Associations and institutions are welcome to apply to become members of the ALCC.
Generally copyright is owned by the creator of the material.
Determining who owns copyright is an important part of the copyright system. In the first instance, the person who created the material is generally the copyright owned. The terminology assigned to the creator depends if the material is a work or other subject-matter.
Authors of works
As a general rule, the author of a literary, dramatic, musical and artistic work is the first copyright owner. For photographs, ‘the person who took the photograph’ is the author.
Makers of other subject matter
Similarly, generally speaking, the maker of a sound recording, film or broadcast is the first copyright owner of that material. The publisher of an edition of a work or works is the copyright owner of a published edition.
Situations where the original author or maker may not be the copyright owner
There are exceptions to the general rules. For example, the copyright owner may co-own copyright with multiple creators or the owner of copyright may not be the original author or maker where:
Where there are multiple creators
Where materials are created together by more than one author, they will co-own the copyright as joint authors. You need the permission of all joint authors to make use of the material. They even need each others’ permission before they can use it.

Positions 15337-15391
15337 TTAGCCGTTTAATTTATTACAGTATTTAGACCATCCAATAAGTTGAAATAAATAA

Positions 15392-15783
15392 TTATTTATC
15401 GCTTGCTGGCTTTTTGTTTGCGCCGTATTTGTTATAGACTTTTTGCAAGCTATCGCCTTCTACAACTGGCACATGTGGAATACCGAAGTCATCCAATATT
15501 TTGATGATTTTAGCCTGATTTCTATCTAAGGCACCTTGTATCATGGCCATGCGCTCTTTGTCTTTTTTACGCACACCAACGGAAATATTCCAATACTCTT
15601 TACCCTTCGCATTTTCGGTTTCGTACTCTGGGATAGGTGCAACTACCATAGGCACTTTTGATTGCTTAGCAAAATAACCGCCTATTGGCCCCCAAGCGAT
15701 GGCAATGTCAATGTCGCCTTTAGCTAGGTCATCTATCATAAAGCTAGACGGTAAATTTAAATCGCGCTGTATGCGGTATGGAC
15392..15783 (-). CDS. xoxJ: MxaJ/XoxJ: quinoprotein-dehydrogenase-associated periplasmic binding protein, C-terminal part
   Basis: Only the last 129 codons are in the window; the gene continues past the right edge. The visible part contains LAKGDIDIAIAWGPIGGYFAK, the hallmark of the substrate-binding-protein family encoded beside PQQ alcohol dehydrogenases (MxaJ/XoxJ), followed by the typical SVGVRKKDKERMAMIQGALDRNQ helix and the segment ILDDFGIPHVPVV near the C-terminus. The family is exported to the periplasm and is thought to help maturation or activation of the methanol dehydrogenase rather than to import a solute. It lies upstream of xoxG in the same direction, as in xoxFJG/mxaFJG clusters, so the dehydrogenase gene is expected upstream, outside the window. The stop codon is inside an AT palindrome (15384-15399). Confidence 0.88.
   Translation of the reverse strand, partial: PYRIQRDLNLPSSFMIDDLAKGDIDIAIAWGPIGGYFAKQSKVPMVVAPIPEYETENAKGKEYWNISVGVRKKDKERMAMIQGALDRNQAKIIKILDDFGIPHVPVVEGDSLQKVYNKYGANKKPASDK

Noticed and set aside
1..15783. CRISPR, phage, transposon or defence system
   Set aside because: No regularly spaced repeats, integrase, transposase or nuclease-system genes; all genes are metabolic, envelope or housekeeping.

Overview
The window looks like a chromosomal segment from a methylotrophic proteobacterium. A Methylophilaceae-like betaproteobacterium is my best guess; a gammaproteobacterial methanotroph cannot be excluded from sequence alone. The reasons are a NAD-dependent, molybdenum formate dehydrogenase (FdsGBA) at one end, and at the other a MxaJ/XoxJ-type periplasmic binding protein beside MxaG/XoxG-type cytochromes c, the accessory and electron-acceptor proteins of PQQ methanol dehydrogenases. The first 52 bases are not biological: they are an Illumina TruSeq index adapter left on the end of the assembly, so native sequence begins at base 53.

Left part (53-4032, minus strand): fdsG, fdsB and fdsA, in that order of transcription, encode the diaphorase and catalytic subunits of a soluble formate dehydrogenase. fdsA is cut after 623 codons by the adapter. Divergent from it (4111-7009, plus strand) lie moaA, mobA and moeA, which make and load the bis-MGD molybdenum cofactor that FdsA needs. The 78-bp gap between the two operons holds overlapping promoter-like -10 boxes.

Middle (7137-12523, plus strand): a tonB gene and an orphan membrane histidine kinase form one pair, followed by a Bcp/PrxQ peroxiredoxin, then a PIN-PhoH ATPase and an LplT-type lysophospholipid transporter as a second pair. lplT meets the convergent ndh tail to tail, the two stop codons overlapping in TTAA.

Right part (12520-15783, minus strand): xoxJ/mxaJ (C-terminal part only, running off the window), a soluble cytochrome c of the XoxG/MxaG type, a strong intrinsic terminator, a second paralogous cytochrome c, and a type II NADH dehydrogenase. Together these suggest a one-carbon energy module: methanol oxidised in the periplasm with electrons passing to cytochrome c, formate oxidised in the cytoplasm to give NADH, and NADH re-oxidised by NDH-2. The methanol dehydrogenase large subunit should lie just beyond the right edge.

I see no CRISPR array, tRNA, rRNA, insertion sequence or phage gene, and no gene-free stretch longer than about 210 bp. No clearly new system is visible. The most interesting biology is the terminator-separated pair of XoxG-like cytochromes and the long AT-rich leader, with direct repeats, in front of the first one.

If work are just placed next to each other (e.g. multiple poems in an anthology) they do not become joint works. Each creator separately owns the copyright in each poem.
Material created in an employee–employer relationship
Another exception is that material created by employees as part of their employment is generally the copyright of the employer. Whether something is created as part of your employment will depend on all the facts, such as whether you were directed to make it by your employer, whether you worked on it during your working hours, and whether you used your employer’s equipment.
Created under the terms of a contract
In relation to contracting the creation of works or other subject-matter, who owns the copyright will depend on the contract. For photographs, portraits, engravings, sound recordings and cinematographic films there is a specific rule that say the person who commissioned or contracted the creation of the material owns the copyright. In other circumstances, look to the terms of the contract to determine if rights in the material created fall to the author or the contracting party.
In situations where material is Crown copyright, the Crown is the copyright owner of that material.
Rights have been transferred to another party
Of course, the original copyright owner may have transferred rights to another party through a legal instrument such as a copyright licence, a will or an assignment of rights. Validly executed, the beneficiary of the legal instrument becomes the copyright owner.
Subsequent owners of the copyright may also have transferred their interest to other parties through a legal instrument. Finding out who is the current copyright owner often requires identifying the the first copyright owner (i.e. the original author or maker), then tracing the transfers of rights from the author or maker through each subsequent owner until you arrive at the current owner.